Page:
How to show empathy to your students with compassionate curiosity

Compassionate curiosity is a practice from trauma-informed teaching that asks teachers to act as non-judgmental investigators so they can better understand students. It’s an important first step in learning to respond to your students with empathy. Teacher Kyle Redford calls compassionate curiosity a “love plan” for the students in her classroom.

Imagine that a student gives you a snappy response. Instead of reacting as if you know the reason behind a student’s behavior, you pause to take a breath. You regroup. And then you ask the student genuine questions. You ask, “Is something bothering you?” Then you listen with intent to the student’s response. That’s what it means to be compassionately curious.

This approach can make even the most confident teacher feel vulnerable. You may be used to jumping in and finding a solution before knowing the cause of the problem. However, being compassionately curious shows students that you’re trying to better connect with them and their experiences. 

How to practice compassionate curiosity

Compassionate curiosity isn’t something that comes naturally. It takes intention and practice. It requires you to:

  • Acknowledge there’s a lot you don’t know. Instead of assuming students haven’t turned in homework because they just don’t care, assume you don’t know what’s going on.

  • Ask caring questions. Depending on the situation, ask questions like, “Are you feeling OK today? Do you want to talk? How was your night?” Maybe you know that a student had a family commitment that ran late the night before. This may prompt you to provide extended time for homework completion. With more information, you can develop tailored solutions and strategies.

  • Listen and observe. Often, a student’s need to be heard is more important than the need to have a problem solved. Students may not always answer questions clearly. But you can gather clues by listening with full attention and observing nonverbal cues. Listening can sometimes be a solution in itself.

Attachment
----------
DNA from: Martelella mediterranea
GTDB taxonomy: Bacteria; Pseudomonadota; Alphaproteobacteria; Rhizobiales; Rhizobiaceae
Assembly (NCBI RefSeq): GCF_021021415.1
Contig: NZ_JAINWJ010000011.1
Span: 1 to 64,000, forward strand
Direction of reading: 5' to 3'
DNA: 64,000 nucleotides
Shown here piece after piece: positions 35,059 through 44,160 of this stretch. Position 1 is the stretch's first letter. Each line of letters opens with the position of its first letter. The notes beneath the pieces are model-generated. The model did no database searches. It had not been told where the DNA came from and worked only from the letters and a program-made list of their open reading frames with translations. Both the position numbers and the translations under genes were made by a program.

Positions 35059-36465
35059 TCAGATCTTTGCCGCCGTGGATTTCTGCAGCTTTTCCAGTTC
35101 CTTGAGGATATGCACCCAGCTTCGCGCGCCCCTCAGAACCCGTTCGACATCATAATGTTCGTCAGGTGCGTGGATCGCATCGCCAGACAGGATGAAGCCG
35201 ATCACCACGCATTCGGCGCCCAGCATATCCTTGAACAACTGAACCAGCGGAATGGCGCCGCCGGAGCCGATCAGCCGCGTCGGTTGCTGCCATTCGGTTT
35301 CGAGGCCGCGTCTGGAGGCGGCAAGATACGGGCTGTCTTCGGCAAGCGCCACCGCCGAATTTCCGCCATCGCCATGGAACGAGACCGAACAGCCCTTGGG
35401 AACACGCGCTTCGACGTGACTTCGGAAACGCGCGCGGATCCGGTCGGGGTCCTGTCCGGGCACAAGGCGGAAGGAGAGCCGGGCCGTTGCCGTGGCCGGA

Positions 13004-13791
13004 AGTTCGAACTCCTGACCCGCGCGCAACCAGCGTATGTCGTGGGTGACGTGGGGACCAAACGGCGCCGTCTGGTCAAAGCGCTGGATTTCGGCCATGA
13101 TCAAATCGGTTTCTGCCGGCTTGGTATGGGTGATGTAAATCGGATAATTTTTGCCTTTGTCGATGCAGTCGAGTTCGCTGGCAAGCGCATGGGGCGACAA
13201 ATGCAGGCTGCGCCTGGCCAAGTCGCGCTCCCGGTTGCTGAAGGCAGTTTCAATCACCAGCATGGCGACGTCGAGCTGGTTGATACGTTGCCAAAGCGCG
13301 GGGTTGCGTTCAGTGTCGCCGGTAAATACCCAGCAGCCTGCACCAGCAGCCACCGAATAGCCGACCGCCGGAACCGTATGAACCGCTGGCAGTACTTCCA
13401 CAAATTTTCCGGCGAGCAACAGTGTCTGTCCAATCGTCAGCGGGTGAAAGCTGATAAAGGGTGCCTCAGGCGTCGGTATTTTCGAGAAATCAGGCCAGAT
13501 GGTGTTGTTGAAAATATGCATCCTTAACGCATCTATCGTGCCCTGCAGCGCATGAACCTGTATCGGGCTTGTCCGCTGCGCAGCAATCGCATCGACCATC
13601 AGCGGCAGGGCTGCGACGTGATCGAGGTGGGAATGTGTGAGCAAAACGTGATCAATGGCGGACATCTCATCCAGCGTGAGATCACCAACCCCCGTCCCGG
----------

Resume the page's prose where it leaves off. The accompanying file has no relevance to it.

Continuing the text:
• Imagine the student’s experience. Students who think and learn differently are often asked to spend their days at school doing things that are very difficult for them. The same goes for English language learners who are trying to keep up in a classroom where the language barrier is a struggle. Try to imagine the feelings that certain experiences or tasks might evoke and what behaviors might reflect those feelings.

  • Believe that every student wants to be known. Investing the time and effort in getting to know who your students truly are provides them with an incentive to invest in being their best selves. When students know you’ll react with curiosity instead of punishment, they’re more likely to contribute positively to your classroom community.

  • Be patient. At first, you may see an increase in inappropriate behavior. Some students may feel the need to test the boundaries of your compassion. Other students may feel more comfortable showing you the anxiety or other feelings they’ve previously kept inside. While this can be challenging, you can work with those students to reduce their inappropriate behavior, drawing on the relationship you’ve built and a better understanding of what’s going to help each student.

Practicing compassionate curiosity acknowledges students as whole people and lets them know you want to collaborate to understand and solve problems. By responding with empathy, you can unlock the potential in every student, even in stressful moments.


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